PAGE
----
On Feb. 24, the B.C. Ministry of Natural Gas Development put up two drilling licences and three parcels of land at its monthly petroleum and natural gas rights public tender.
Not one sold.
For the first time in history, the B.C. government is walking away away from an oil and gas land sale with $0 on the ledger.
It's the lowest total on record, and another sign of the dire toll low prices and market uncertainty are exacting on the B.C. oilpatch.
"I can't find anyone who can remember a zero-dollar land sale," said Energy Services BC director Art Jarvis. "It's very indicative of what 2016 is going to be like. There's all sorts of indicators in the last little while that have been frightening people in business."
Rights to drill for gas are leased for terms of five to ten years. The land sale typically accounts for the majority of the province's oil and gas revenues, with natural gas royalties making up the balance.
The ministry confirmed it was the first time the province received no successful bids at a land sale.
"The prices received reflect a lower number of hectares being requested and a reduced geological potential in comparison to previous years," a ministry spokesperson said in an email.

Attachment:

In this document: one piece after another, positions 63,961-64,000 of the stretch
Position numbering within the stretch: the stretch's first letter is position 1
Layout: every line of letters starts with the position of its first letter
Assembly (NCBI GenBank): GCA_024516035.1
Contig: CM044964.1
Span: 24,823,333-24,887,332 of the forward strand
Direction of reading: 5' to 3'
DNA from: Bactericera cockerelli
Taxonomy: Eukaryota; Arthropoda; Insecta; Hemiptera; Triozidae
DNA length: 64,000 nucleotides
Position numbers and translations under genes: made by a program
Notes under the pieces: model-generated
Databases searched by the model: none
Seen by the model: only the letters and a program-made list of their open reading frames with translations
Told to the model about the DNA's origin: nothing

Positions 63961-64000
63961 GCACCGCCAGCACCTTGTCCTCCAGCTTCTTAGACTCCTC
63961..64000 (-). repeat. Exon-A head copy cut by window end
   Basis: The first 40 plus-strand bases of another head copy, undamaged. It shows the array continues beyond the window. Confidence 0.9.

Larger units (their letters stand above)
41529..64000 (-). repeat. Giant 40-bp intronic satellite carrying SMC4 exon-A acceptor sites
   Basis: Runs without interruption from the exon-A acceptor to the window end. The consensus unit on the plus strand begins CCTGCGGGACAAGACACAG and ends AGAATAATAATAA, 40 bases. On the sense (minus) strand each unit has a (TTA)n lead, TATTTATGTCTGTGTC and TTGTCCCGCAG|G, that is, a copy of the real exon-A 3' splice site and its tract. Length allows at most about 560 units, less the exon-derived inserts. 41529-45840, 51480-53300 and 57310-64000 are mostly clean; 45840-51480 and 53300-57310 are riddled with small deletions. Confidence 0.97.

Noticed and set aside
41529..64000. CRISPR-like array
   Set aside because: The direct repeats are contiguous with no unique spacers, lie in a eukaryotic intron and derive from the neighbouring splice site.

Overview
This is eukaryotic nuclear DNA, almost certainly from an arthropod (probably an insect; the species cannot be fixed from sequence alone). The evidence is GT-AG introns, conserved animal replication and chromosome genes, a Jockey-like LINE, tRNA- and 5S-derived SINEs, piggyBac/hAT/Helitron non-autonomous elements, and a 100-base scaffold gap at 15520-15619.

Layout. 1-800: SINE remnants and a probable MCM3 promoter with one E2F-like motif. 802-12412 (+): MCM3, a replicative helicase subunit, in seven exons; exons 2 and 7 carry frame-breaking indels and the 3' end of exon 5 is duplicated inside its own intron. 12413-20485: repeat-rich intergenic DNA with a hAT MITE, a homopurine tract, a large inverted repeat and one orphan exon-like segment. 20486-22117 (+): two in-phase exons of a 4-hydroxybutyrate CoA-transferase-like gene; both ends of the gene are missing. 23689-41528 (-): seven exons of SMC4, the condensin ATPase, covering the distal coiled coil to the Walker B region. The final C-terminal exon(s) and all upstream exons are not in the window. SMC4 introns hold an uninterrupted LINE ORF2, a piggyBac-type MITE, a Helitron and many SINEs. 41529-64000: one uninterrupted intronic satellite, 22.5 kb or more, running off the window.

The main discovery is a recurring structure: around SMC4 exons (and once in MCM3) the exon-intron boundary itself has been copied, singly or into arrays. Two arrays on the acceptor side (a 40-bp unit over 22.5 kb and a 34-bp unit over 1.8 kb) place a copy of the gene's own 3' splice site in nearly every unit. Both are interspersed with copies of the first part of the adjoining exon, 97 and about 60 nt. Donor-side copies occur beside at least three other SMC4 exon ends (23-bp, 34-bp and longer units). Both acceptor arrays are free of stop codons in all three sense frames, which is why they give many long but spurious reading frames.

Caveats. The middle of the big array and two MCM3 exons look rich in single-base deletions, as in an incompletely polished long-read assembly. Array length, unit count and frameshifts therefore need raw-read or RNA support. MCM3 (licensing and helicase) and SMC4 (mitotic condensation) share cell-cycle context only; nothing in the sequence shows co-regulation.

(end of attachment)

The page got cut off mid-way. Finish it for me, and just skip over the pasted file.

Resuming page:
Seen better days
Ten of the top-25 sales came in 2008—a banner year for the industry.
The best-ever land sale was July of that year, when the province leased $610 million in land and drilling rights. May 2008 saw a record $9,537 paid per hectare.
Last month, the sale netted just $200,000 at an average $76 per hectare, continuing the trend of 2015, which was among the worst years on record.
Income from earlier windfalls continue to prop up the province's oil and gas revenues, but those revenues are projected to shrink unless significant progress is made on the province's liquefied natural gas (LNG) export industry.
While royalties are expected to grow over the next few years, the province announced $120 million in royalty credits on the day of the land sale to "attract new, long-term investment in the natural gas and oil sector."
Jarvis said that while low land sales bode poorly for future oil and gas activity, that doesn't mean the industry will grind to a halt.
"What it means, for one, is there's no new players coming here," he said. "But the land sales have been so huge for so long now that these producers who can afford to do this new horizontal drilling have purchased enough property that they haven't (fully) explored it. They have a lot of room to do what the need to do in the next little while."
B.C. accounts for around 15 per cent of total Canadian oil and gas investment.